For a second, I was thinking about skipping to the end of my Darryl Strawberry card binder where I store all the odd ball cards, simply because I knew what was next - and there was no way it could live up to the wood grained goodness of '87 Topps. But I figured it was best to treat this card like a removing a band-aid: pull it off as quick as possible so as not to prolong the inevitable pain.
With that, I present to you Darryl's 1987 Fleer, #23.
This is easily one of the blandest card fronts of my whole collection. It's a boring shot of Strawberry, framed by a boring border, topped off with a boring font. And like the '86 Donruss I posted earlier, there's simply far too much blue.
Let's quickly move to the back:
At first glance, it seems almost as bad as the front. You've got the generic font for Strawberry's background info, and only half the card is filled with stats. The rest is open space filled with nothing but a strange candy-cane striped back ground - made even more strange by the fact that the thickness of the stripes is uneven.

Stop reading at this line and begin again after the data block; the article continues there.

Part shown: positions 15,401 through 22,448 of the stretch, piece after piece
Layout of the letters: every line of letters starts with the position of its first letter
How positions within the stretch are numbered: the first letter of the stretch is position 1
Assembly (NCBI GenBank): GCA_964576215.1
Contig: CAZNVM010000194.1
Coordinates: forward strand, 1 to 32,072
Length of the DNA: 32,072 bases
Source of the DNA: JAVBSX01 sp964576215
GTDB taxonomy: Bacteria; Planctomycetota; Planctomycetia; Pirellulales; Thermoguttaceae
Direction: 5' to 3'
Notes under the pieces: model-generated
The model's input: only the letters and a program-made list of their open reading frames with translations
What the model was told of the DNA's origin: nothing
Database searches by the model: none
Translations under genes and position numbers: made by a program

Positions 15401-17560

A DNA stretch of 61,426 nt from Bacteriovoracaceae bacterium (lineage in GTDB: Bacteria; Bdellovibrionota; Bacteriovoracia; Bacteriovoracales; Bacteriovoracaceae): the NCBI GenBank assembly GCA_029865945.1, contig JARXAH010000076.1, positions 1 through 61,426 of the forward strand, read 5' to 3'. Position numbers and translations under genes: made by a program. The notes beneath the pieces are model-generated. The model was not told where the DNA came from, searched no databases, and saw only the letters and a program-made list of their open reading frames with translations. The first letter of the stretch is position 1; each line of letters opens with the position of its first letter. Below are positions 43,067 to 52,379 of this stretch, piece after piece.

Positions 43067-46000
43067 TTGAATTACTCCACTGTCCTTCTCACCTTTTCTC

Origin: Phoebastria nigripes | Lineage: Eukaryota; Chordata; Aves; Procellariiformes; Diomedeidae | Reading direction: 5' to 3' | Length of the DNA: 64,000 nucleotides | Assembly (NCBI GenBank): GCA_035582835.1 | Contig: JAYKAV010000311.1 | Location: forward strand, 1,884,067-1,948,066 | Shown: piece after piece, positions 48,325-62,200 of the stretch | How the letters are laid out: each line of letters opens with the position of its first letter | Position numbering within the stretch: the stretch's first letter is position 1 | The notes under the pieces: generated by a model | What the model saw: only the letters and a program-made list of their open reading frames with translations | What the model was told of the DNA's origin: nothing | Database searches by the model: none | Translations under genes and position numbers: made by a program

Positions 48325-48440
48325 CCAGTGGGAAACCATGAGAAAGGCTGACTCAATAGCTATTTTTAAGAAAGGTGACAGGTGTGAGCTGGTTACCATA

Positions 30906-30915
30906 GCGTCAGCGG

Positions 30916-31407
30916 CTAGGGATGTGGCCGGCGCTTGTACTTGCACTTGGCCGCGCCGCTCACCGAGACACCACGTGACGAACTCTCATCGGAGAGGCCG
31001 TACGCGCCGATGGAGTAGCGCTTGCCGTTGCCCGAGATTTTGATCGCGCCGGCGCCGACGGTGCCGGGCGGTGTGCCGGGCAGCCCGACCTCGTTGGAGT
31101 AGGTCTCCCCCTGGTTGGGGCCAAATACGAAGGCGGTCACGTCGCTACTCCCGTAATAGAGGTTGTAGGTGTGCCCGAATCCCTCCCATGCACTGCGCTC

Something I love, though, is the "How's He Hitting 'Em" feature at the bottom. It's overly simplistic, but it seems appropriate for the era. Hitters were classified in to one of four categories: dead pull hitter, power hitter, spray hitter, and singles hitter.
I'm guess spray hitter must be for those with "gap power", the 15 homers a year types?
Clearly, Darryl is labeled correctly as a power hitter.
The "pro scouts report" shows Strawberry's hot spots for the three types of pitches: fastball, breaking ball, and off-speed. The analysis? Fast ball low and away: In the cheap seats. Breaking ball over the plate: Darryl's trotting to first. Off-speed anywhere close to the plate? See ya! According to scouts, Strawberry could hit absolutely anything.
That's exactly how I remember him.